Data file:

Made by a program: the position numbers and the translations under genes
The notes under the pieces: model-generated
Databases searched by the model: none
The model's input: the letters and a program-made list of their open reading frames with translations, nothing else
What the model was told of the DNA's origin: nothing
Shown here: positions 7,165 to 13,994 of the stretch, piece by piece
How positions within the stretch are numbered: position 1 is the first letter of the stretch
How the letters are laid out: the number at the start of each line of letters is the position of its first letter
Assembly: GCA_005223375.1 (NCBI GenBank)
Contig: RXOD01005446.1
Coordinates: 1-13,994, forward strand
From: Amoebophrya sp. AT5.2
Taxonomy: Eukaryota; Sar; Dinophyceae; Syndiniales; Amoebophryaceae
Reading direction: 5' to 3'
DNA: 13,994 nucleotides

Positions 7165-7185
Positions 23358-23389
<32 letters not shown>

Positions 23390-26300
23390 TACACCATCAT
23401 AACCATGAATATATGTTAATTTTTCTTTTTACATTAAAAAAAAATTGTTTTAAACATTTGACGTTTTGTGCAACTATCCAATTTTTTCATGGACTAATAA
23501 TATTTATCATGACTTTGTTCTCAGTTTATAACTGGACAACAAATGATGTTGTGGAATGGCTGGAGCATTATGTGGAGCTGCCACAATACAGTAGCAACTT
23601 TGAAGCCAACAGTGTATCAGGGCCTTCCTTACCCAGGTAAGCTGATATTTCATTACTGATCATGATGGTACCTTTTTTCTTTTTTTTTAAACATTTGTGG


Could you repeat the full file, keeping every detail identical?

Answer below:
Made by a program: the position numbers and the translations under genes
The notes under the pieces: model-generated
Databases searched by the model: none
The model's input: the letters and a program-made list of their open reading frames with translations, nothing else
What the model was told of the DNA's origin: nothing
Shown here: positions 7,165 to 13,994 of the stretch, piece by piece
How positions within the stretch are numbered: position 1 is the first letter of the stretch
How the letters are laid out: the number at the start of each line of letters is the position of its first letter
Assembly: GCA_005223375.1 (NCBI GenBank)
Contig: RXOD01005446.1
Coordinates: 1-13,994, forward strand
From: Amoebophrya sp. AT5.2
Taxonomy: Eukaryota; Sar; Dinophyceae; Syndiniales; Amoebophryaceae
Reading direction: 5' to 3'
DNA: 13,994 nucleotides

Positions 7165-7185
Positions 23358-23389
<32 letters not shown>

Positions 23390-26300
23390 TACACCATCAT
23401 AACCATGAATATATGTTAATTTTTCTTTTTACATTAAAAAAAAATTGTTTTAAACATTTGACGTTTTGTGCAACTATCCAATTTTTTCATGGACTAATAA
23501 TATTTATCATGACTTTGTTCTCAGTTTATAACTGGACAACAAATGATGTTGTGGAATGGCTGGAGCATTATGTGGAGCTGCCACAATACAGTAGCAACTT
23601 TGAAGCCAACAGTGTATCAGGGCCTTCCTTACCCAGGTAAGCTGATATTTCATTACTGATCATGATGGTACCTTTTTTCTTTTTTTTTAAACATTTGTGG